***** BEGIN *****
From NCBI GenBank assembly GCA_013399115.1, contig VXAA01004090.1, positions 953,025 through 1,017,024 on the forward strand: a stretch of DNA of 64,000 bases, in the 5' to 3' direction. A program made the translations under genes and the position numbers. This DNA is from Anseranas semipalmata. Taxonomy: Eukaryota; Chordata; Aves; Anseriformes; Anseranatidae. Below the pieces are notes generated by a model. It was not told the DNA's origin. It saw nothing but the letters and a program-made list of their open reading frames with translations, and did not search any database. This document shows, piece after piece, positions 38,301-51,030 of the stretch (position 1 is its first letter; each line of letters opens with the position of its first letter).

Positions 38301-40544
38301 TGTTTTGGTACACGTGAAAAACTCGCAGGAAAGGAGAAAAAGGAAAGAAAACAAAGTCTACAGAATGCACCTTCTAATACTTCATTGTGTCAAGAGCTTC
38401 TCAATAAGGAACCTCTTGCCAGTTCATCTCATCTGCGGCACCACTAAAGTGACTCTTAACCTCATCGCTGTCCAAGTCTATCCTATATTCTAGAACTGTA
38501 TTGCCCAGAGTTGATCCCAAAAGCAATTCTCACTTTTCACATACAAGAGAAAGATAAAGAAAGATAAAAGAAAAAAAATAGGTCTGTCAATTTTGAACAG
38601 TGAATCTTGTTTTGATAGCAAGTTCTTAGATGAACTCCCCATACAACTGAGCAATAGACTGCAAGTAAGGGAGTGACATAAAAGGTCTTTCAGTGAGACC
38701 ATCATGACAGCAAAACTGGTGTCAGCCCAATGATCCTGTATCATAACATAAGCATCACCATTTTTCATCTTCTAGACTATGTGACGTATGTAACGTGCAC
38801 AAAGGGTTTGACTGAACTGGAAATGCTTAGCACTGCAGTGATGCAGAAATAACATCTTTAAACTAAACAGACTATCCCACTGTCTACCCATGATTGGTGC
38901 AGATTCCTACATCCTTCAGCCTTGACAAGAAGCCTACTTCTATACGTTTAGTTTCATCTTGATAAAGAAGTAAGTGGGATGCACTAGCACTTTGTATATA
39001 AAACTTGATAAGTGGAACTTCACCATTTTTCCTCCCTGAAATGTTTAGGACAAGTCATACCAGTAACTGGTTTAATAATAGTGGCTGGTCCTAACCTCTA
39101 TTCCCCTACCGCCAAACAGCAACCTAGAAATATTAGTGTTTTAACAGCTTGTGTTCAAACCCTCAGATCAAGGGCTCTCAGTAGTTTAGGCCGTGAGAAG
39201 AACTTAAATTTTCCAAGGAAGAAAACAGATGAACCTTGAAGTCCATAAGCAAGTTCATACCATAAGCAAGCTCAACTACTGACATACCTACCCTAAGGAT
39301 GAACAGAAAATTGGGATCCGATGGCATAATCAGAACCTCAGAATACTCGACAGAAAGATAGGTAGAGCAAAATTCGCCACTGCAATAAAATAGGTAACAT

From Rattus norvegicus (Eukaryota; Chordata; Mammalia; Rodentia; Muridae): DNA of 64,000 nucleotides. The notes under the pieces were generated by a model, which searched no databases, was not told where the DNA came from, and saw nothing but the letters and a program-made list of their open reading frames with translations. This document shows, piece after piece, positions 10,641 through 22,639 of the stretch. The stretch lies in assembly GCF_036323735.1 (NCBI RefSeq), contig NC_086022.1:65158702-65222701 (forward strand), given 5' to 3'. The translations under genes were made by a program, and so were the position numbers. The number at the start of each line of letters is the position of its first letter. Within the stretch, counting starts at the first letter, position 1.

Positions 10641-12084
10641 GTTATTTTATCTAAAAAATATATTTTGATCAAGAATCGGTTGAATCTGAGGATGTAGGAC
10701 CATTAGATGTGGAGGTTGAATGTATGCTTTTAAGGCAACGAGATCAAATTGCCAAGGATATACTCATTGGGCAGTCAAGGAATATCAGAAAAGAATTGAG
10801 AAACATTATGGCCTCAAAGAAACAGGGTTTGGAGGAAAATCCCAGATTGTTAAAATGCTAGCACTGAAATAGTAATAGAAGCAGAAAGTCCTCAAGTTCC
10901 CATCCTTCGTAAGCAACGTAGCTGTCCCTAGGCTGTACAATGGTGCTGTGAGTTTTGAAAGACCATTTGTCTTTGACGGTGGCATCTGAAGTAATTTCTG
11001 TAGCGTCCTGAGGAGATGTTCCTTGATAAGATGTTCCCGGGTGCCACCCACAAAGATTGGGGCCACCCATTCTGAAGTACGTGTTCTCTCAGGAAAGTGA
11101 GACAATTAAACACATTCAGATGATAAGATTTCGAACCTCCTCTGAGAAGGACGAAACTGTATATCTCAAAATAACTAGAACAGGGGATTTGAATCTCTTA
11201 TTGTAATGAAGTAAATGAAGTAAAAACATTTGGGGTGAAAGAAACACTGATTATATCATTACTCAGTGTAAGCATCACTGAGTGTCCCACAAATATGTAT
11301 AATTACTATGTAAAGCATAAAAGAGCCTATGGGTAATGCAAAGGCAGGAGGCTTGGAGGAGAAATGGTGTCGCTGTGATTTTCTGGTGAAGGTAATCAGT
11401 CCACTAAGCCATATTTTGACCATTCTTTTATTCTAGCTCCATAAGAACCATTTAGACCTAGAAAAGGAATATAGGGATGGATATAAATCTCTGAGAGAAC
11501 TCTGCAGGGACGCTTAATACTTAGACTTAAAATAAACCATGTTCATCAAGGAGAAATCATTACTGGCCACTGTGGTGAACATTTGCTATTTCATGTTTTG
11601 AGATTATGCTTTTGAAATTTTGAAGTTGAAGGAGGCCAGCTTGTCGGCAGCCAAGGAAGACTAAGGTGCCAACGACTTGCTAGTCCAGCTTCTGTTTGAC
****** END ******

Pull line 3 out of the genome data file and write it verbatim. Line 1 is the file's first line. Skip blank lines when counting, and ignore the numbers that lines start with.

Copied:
38301 TGTTTTGGTACACGTGAAAAACTCGCAGGAAAGGAGAAAAAGGAAAGAAAACAAAGTCTACAGAATGCACCTTCTAATACTTCATTGTGTCAAGAGCTTC